Hi, I recently returned to my hometown of Antigonish and am working from here for ACORN this summer. I am happy to report that I am really excited and impressed by the food and agriculture communities in town here. You may have read about VOICES Antigonish’s local food box program in ACORN’s E-news this month. VOICES also co-ordinate two large community garden plots, and have provided and helped to plant raised beds to several organizations including a L’Arche house, a senior’s residence, co-op housing groups, and the town’s elementary school. Those in the area may have heard that Tony’s Meats, a long established abattoir and processor, was recently bought by 15 local farmers–including local organic farmers, Frazer and Angela Hunter. The Tony’s crew will open a deli, The Prissy Pig, later this week to make their local offerings more accessible to the lunch crowd. They will be joining several Antigonish restaurants (Justamere Café, The Alcove, and Gabrieau’s) who are making efforts to offer more locally grown foods.
Last week, I had the pleasure of paying a visit to Frazer and Angela Hunter who run our area’s only certified organic dairy operation, raise organic beef and lamb, and (HOORAY!) will soon start to sell their own organic cheese!
The Hunter’s emigrated to Nova Scotia from the U.K. in the late 70s. In 1998 they bought a functioning dairy farm in Knoydart, halfway between Antigonish and New Glasgow, along the beautiful and rugged coastline of the Northumberland Strait. As Hunter would now be giving up his off-farm income they had to increase their revenue. They decided to do this in a variety of ways: they diversified–adding some beef and lamb production, and decided to add value to their dairy production by transitioning to organic, and eventually setting up a facility to produce organic cheese.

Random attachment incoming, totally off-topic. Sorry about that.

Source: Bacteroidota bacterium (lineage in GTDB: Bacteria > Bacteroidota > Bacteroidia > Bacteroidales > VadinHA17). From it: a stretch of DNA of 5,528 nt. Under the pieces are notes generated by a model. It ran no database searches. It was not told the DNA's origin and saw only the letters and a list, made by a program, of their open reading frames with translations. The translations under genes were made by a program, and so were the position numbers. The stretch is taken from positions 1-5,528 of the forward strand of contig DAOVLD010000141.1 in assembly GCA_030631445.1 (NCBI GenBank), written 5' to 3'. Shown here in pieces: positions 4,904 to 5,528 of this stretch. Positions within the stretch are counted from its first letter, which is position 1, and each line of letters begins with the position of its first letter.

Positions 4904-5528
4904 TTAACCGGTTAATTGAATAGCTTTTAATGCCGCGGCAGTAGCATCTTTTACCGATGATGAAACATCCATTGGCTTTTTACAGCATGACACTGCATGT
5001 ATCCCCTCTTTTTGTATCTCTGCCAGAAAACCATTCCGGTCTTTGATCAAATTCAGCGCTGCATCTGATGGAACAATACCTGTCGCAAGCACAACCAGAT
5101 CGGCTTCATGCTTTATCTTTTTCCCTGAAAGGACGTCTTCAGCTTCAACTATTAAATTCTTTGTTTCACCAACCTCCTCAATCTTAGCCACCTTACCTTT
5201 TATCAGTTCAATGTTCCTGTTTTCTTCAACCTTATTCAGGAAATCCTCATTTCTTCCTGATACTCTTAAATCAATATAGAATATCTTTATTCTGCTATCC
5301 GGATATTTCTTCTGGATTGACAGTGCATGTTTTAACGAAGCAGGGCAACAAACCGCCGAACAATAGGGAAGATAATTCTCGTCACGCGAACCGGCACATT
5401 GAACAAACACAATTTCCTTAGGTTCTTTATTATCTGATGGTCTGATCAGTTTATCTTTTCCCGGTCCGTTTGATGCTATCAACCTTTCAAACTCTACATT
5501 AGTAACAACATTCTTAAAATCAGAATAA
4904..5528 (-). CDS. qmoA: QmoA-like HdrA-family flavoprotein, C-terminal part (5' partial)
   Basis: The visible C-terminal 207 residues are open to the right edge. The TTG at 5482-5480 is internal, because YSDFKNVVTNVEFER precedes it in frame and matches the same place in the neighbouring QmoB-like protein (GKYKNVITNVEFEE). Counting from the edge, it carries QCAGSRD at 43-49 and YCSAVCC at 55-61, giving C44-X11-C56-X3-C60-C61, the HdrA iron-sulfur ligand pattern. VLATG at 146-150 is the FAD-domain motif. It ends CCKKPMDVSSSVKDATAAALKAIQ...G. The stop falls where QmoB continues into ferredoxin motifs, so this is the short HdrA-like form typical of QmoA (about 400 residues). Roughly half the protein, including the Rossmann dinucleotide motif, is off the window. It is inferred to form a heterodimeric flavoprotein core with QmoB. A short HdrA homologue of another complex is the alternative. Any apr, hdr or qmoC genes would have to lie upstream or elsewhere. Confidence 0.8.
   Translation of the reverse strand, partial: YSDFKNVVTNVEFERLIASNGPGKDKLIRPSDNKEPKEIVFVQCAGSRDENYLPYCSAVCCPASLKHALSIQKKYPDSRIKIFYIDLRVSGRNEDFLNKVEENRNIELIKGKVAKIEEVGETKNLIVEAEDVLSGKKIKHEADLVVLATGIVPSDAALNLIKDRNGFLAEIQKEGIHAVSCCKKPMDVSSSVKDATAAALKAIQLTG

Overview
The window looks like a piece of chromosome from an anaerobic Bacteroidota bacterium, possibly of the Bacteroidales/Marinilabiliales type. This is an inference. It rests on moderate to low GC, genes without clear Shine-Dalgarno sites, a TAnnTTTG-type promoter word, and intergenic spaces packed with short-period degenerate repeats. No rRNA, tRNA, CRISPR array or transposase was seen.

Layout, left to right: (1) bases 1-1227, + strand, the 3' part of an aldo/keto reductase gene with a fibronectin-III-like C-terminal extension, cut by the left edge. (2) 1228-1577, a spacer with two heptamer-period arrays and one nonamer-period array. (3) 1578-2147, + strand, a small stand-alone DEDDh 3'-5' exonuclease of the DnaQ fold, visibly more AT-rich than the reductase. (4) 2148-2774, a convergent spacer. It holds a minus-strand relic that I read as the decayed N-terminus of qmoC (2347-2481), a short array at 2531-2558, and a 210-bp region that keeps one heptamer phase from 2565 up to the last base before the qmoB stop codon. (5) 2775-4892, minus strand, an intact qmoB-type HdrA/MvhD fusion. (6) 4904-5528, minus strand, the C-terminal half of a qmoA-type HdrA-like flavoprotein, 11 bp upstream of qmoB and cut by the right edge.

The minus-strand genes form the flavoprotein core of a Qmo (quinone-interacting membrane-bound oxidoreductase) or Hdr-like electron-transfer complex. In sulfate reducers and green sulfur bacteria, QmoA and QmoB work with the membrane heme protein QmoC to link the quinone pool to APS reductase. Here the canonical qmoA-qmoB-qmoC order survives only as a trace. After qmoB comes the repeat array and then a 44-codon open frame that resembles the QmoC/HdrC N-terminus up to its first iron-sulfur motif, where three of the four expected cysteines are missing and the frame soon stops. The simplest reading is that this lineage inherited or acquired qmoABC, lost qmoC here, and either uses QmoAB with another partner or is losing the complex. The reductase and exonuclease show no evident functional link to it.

In 2002 they started their transition, and in 2006 they got their organic certification. They currently have about 80 head of dairy cattle, 40 beef, and 60 heifers, and small herd of lamb. Organic certification requires that that calves are suckled, and that the animals graze outdoors. This has encouraged the Hunter’s to make a switch from Holsteins to Jersey cows, because the Jerseys are better grazing animals, smaller and less maintenance than the heavy-producing Holsteins. Plus, Jersey milk has a higher solid (fat and protein) content that makes it ideal for cheese production.
As Nova Scotia currently has five small cheese producers (Foxhill, That Dutchman, Ran-cher Acres, Earltown Country and Holmestead), and one can already find locally produced cheddar, gouda, feta, havarti and goat’s cheese in NS, the Hunters wanted to produce something different. They eventually chose a British classic, a Double Gloucester style cheese.
The large wheel (7 kilos!) that we sampled from had been aged for two months and was deliciously rich, creamy, and had just the right kind of flavourful bite! As the milk is non-standardized (not blended in large batches to balance naturally occurring variations), each batch will have a slightly different flavour/texture, which changes as the seasons do. Hunter claims the cheese made from milk produced when the cows were eating the very fresh and tender spring grasses had a very different taste than that produced a few months later. This imparts an element of what oenophiles (a.k.a. wine geeks) refer to as “terroir,” or a “sense of place”–flavour that reflects the particular geography, weather and soil conditions, and farming techniques.
Although they cannot yet sell it, the Frazer very generously sent me home with several packages of their cheese sporting an attractive garnet and gold label that reads, “Knoydart Farm, Naturally Organic.” Some of the cheese was flavoured with black pepper, and some with red pepper flakes, and pretty much all of it has been happily consumed already! Hunter hopes to bring their cheese to market within the next month or two, so be sure to look for his certified organic Double Gloucester at the Antigonish and New Glasgow Farmers Markets, The Prissy Pig, and other local restaurants, and soon at select NS retailers. And it’s certainly worth the drive to get it straight from the farm!
A couple of articles (several years old now) from Rural Delivery on organic milk: